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Michelangelo at the Met

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One very not cool thing about the Met: it’s on half of the planet’s short-list of things to do in the city and so IT IS OFTEN PACKED. Especially in a temporary exhibition promising Instagram-feed intimacy with our most cherished avatar of Catholic Guilt: Mr. Sistine Chapel himself, Michelangelo. Word to the wise: get in before 11 am or wait until Thursday and Friday when the museum stays open until 9 pm and go late, there were more than a few elbows thrown in defense of midday Snapchat stories featuring nude boys rendered in marble.

 

Michelangelo is the obvious master of the male abdomen and is known as a kind of archetypal tyrant of craft. The exhibit however wants to direct your attention to the master’s other gifts: the male buttocks for example.

There were also architectural drawings, casual studies of arms and legs and an ear. Even a couple of female nudes. The idea behind showing drawings is to let the audience into the artist’s process, in this case maybe to convince us that Michelangelo was as much of a genius as Leonardo da Vinci.

 

Bald guy checking out some butts.

And there are some not-often-celebrated works included that will pull you over from across the gallery. His architectural drafts’ sensitive translucence unfolds each layer of the structure, they probably look like how ghosts see walls, transcendent in that “I’ve completely transcended my physical form” kind of way. The way that he layers different studies on top of one another or crams a scrap of paper full of Madonna and Childs is tripped-out fun and one of his earliest paintings, the Temptation of Saint Anthony is actually a psychedelic masterpiece that time-traveled into his dreams from the 1960s. More or less weird than Dalí’s version? You decide.

 

Michelangelo Buonarotti The Temptation of St. Anthony at the Metropolitan Museum of Art, New York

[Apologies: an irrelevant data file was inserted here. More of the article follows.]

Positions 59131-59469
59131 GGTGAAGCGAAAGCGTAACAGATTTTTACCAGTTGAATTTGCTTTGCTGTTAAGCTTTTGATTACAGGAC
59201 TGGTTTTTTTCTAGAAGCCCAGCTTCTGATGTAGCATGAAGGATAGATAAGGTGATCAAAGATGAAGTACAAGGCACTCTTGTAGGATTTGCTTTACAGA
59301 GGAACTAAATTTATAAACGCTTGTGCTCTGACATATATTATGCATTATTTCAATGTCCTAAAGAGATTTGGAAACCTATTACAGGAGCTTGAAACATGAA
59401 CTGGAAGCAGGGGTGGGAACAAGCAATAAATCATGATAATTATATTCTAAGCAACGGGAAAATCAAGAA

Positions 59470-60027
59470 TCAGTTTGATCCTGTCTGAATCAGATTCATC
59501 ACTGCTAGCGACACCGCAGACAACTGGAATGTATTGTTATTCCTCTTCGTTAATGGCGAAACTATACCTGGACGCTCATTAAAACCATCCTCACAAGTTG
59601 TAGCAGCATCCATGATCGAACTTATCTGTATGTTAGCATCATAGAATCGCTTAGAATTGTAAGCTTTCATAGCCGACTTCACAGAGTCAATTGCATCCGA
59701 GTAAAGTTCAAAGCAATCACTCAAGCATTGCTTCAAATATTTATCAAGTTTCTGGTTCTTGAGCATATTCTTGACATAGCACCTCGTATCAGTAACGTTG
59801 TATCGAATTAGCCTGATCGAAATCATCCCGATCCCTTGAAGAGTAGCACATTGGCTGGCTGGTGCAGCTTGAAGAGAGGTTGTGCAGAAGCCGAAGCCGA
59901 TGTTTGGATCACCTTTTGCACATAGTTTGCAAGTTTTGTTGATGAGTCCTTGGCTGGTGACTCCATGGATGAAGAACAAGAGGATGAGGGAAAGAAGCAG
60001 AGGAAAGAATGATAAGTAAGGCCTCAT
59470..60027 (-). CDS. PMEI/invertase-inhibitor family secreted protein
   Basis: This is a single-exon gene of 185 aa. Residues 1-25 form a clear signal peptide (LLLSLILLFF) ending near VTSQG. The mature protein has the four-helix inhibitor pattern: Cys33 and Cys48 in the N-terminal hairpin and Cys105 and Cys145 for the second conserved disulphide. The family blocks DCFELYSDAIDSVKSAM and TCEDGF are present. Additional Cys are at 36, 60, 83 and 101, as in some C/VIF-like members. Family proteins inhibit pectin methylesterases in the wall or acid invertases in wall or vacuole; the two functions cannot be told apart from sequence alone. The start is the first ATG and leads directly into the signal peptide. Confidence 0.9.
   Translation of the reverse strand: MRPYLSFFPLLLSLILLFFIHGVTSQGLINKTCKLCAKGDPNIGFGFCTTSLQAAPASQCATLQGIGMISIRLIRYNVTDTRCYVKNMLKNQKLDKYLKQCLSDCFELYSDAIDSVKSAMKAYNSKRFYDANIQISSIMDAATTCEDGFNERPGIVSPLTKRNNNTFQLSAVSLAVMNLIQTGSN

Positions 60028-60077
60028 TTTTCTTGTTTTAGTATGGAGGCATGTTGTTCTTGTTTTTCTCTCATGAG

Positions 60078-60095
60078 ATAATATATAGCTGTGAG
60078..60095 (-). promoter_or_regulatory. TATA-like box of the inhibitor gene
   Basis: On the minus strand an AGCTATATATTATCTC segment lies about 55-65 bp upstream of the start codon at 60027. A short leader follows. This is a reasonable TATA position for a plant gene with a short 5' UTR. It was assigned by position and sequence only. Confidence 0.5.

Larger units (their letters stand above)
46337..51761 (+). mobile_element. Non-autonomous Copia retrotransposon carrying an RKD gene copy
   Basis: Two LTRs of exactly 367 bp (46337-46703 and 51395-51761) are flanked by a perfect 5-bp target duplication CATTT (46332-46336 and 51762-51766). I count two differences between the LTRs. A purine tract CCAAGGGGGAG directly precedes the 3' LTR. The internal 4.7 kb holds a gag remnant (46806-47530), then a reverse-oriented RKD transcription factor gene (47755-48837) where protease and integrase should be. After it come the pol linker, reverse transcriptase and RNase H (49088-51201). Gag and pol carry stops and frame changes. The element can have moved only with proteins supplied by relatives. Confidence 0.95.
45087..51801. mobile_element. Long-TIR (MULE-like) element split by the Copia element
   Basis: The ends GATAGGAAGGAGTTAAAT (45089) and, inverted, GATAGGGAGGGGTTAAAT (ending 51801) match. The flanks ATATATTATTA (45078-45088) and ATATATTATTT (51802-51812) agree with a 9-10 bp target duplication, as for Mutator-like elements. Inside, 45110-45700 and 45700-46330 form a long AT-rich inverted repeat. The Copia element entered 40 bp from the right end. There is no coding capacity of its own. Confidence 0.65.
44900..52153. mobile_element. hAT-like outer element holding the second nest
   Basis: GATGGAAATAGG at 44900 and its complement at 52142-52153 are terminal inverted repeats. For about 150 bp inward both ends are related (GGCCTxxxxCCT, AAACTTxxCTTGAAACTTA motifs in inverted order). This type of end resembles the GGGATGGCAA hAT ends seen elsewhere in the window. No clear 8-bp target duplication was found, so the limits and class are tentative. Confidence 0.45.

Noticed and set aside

But Michelangelo was an obsessive and tortured guy, not a space alien with extraterrestrial knowledge (which da Vinci was). The exhibit seems more interested in gossiping than making an academic point anyway. The texts hanging by the drawings will point out things like when the same model’s legs show up in studies done years apart, and they’ll remind you that the model was a very young man. Quel scandale. Turns out Michelangelo had great taste in legs though and the repeated use of “study” to describe drawings of the body parts he found attractive on people that he found attractive starts to sound a lot like when you named your bong “the books” in High School so that you could tell your mom exactly what you were doing without sounding like a degenerate.

On an only slightly less homo-voyeuristic note the exhibit dedicates half a room to Michelangelo’s friendship with Vittoria Colonna, the most publicly celebrated female poet in 1500s Rome. They showcase some original copies of poems they wrote to each other while stressing, multiple times, that the relationship was NOT romantic.

It’s fun to see collaged nudes peeking out from behind chapel blueprints or kaleidoscopic regressions of Jesus and Virgin Mary. Of course, there’s no shortage of perfect legs, butts, and torsos. But the trouble with an exhibit of sketches is that the man is famous because his sculptures take all of those body parts and make them into something more.

 

Studies for a staircase proposal served on a bed of hips and legs.

Luckily, the Met got their hands on the exquisitely torso and hipped Young Archer (Michelangelo tends to lose focus at the extremities, look at size of the poor kid’s head and thighs) along with a bunch of whole-body studies that show off what Michelangelo is best at: redirecting his repressed passions into impossible versions of the male bod.

Michelangelo Buonarotti Young Archer at the Metropolitan Museum of Art, New York

 

If you’re in New York before February 12th, 2018 it’s worth a visit. Plus there’s a Hockney exhibition showing just around the corner and if you get lost you might just run into a Matisse and then a Bonnard and then a Van Gogh. The joy of museums is that there’s no such thing as a wrong turn.

 

 

The biggest question really is whether the bald guy staring at this Hockney is the same dude that was peeping Michelangelo’s study of two butts shown above.

 

By John Cappetta

Sources

Sources

  1. Brundin, Abigail. “Colonna, Vittoria (1490–1547).” University of Chicago Library Website, 2005. Accessed December 11, 2017. https://www.lib.uchicago.edu/efts/IWW/BIOS/A0011.html
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John Cappetta

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